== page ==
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Will Florida Teachers Still Be Punished for Teaching AP Psychology?

Will Florida Teachers Still Be Punished for Teaching AP Psychology?

<p>Will Florida Teachers Still Be Punished for Teaching AP Psychology?</p>

Advocacy groups demand assurances faculty won’t face retribution because of Florida’s "don’t say gay" law.

Days after Florida officials seemingly backed off demands to censor the AP Psychology curriculum, confusion remains over what can be taught.

Florida Education Commissioner Manny Diaz on Friday sent a letter to school districts stating, “AP Psychology can be taught in its entirety in a manner that is age and developmentally appropriate.” The position reversed a decision by the Florida Board of Education that contents about sexuality and gender identity must be censored, which prompted the College Board to say Florida could not offer an abridged class at all.

The new direction from Diaz appears to have satisfied the College Board, but school districts remain uncertain, especially because Diaz’s direction still uses language that appears in Florida’s widely derided “don’t say gay” law. DeSantis initially insisted the controversial law, when he first signed that law in 2022, would only bar instruction on gender and sexuality through 3rd grade. But the Florida Board of Education, made up of DeSantis’ appointees, in April extended the prohibition through high school.

The Duval County School District still moved ahead with plans to drop the course from its curriculum, days ahead of the start of school in the Jacksonville area.

“If AP Psychology is taught in its entirety, which is required for students to sit for the exam, it could place teachers and school leaders in uncertain waters with potential charges under the law,” district officials wrote in an email to the CBS affiliate in Jacksonville.

Now teachers, parents, and advocacy groups are urging DeSantis’s administration to clarify that teachers won’t be punished if they teach AP Psychology in its entirety.

The Florida PTA, the largest parent association in the state, said if parents have no objection to the AP Psychology curriculum, the course should remain available. The group sent a letter to Diaz demanding he clarify the state's position.

“We urge you to make the definition of ‘appropriate’ a matter of informed parental discretion, and to state this explicitly,” wrote Florida PTA President Carolyn Nelson-Goedert.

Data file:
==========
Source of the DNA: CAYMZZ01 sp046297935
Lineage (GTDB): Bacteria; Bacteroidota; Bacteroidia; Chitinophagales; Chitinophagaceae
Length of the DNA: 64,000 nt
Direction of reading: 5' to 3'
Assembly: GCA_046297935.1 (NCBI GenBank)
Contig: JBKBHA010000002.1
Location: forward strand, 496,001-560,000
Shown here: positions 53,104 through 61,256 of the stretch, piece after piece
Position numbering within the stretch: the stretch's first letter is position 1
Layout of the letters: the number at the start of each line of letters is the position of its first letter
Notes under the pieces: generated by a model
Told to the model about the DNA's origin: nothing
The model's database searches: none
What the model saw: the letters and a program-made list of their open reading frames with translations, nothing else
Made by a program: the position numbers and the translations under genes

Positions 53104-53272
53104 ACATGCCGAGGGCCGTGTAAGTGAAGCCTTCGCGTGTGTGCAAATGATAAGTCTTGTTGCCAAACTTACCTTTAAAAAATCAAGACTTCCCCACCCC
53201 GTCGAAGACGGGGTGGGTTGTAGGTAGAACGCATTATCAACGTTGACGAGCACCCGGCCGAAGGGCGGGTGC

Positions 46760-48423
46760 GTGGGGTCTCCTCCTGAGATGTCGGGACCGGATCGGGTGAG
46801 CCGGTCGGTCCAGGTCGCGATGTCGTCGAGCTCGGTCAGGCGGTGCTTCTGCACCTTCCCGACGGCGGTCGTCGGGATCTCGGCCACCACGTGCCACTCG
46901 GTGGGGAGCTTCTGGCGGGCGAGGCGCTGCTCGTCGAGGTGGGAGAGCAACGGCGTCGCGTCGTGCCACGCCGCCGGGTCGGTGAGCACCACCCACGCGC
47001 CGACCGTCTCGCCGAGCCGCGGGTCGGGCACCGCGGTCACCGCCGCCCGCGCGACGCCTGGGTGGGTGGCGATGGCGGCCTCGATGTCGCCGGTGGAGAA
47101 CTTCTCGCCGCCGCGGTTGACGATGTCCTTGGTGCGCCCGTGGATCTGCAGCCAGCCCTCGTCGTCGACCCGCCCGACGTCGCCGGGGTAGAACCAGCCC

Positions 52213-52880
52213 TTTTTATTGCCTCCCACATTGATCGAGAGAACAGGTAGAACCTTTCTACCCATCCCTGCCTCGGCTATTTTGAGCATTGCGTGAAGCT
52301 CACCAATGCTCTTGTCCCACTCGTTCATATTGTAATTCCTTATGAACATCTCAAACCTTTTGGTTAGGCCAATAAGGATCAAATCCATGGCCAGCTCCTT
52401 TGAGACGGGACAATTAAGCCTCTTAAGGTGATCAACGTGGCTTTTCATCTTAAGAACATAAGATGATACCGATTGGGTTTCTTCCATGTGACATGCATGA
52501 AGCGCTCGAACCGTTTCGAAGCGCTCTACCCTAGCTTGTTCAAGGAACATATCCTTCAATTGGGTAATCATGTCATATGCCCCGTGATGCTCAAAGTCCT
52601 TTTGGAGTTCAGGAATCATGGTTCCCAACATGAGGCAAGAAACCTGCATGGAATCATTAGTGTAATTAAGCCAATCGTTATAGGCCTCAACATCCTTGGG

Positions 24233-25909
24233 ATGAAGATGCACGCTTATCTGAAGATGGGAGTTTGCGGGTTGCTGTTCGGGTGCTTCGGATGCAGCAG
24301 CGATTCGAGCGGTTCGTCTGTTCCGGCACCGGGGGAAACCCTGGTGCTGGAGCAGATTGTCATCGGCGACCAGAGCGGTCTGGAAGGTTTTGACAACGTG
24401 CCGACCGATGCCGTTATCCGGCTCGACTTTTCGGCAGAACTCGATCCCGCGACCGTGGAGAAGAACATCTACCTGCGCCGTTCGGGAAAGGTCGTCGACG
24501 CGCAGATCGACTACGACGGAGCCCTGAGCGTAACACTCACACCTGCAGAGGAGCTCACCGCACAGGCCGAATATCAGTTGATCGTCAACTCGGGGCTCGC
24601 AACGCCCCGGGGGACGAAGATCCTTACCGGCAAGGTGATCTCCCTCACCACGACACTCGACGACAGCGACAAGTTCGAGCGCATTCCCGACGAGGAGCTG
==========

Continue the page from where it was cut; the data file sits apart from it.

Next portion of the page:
The Florida Education Association, the state’s largest teachers’ union, wants a guarantee faculty won’t face retribution later if they teach curriculum items on sexual orientation.

“We call on you to clearly and unambiguously state that nothing in AP Psychology course violated Florida statutes of Florida State Board of Education rule,” FEA President Andrew Spar wrote in a letter to Diaz.

For its part, College Board officials say Diaz’s letter addresses the concerns the organization held when it first announced Florida could not offer a censored version of the course.

“Friday’s statement from the Florida Department of Education represents revised guidance on AP Psychology. While district superintendents continue to seek additional clarity from the department, we note the clear guidance that, ‘AP Psychology may be taught in its entirety,’” reads an email from College Board.

“We hope now that Florida teachers will be able to teach the full course, including content on gender and sexual orientation, without fear of punishment in the upcoming school year.

Officials at Equality Florida, the state’s most prominent LGBTQ+ advocacy group, encouraged districts to offer to the unabridged version of AP Psychology. But the group also said the state should offer reassurance to faculty that doing so won’t put their own careers at risk.

“We applaud the school districts that have held strong in the fight against the censorship of the Don’t Say LGBTQ law and rule and encourage all education leaders to take the Commissioner at his word,” said Equality Florida senior political director Joe Saunders. “Districts and teachers should teach AP Psychology in its entirety -- including the LGBTQ-inclusive content. Additionally, we call on the Department of Education to immediately issue clarifying guidance that affirms AP Psychology’s alignment with state standards and protects AP Psychology teachers from political attacks for teaching the course in its entirety."

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